Prospero’s Children: Cultural Variegation and the Myth of Tantalus
Prospero, whose children, Miranda and Caliban, represent the colonizer and the colonized, abandons fantasy and acknowledges cultural variegation.
International Journal of Diversity in Organizations, Communities and Nations, Volume 3.
Article: Print (Spiral Bound), ISSN: 1447-9532,
Article: Electronic (PDF File; 140.910KB), ISSN: 1447-9583,
Keith Harrison, born in Vancouver, studied at University of British Columbia, California (Berkeley), and McGill (PhD, Dean's Honours List). He has published many scholarlyarticles, focused on such writers as Byron, Patrick Lane, Malcolm Lowry,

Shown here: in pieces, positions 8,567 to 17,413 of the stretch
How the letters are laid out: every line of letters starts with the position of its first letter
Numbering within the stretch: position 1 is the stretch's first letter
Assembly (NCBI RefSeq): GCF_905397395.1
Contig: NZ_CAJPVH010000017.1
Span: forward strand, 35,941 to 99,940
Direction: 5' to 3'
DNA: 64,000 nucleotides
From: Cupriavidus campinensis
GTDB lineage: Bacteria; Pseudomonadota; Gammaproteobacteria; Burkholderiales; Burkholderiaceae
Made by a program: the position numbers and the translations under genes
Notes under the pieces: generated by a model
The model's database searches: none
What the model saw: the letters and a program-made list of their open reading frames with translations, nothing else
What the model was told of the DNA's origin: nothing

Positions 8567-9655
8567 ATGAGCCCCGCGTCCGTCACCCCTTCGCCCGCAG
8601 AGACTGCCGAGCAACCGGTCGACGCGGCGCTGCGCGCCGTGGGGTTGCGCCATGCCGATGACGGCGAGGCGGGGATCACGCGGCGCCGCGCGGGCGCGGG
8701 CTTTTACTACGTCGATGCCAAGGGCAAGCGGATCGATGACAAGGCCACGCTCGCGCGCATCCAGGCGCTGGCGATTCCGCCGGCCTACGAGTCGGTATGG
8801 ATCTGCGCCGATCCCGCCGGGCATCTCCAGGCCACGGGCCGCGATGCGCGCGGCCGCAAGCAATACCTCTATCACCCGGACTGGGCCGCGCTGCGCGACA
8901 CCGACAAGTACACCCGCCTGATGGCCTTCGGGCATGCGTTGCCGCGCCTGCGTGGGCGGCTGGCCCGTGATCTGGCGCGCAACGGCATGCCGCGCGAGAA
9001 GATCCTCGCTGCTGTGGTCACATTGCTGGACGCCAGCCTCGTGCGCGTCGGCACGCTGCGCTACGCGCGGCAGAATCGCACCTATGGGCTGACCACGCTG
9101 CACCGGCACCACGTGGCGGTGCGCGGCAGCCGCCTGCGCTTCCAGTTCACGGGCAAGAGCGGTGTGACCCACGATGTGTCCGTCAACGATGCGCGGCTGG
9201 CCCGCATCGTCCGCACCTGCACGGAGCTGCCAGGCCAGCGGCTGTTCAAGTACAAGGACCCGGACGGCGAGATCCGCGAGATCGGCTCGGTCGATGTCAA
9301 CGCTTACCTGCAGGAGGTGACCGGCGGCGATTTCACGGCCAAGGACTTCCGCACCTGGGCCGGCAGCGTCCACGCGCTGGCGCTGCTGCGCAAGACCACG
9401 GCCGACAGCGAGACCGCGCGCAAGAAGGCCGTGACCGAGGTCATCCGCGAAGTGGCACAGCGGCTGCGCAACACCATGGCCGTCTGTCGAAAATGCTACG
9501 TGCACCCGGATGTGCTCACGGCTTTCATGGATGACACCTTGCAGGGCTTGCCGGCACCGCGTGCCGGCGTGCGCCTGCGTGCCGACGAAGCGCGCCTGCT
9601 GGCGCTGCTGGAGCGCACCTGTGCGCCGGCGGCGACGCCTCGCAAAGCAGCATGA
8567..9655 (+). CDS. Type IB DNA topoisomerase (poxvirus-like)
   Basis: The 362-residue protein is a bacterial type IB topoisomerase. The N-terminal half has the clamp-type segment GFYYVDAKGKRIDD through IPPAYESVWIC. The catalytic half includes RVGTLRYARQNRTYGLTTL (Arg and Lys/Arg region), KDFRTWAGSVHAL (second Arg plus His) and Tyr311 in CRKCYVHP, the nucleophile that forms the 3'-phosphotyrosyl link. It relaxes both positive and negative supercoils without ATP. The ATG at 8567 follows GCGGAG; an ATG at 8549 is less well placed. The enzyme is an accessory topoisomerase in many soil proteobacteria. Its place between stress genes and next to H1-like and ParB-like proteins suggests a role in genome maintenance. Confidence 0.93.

Pat Lowther, Gabriel García Márquez, Herman Melville, Ian McEwan, Michael
Ondaatje, and Shakespeare. He has also written essays on documentary film,
comics, exploration literature, narrative theory, and hockey. As a writer
of fiction, Harrison has completed three novels, Dead Ends, After Six Days, Eyemouth, Crossing the Gulf, and Furry Creek. He has also edited an anthology of short fiction from British Columbia,
Islands West: Stories from the Coast. He teaches in the Departments of English and Creative Writing at Malaspina
University-College, and lives on Hornby Island, BC, Canada.
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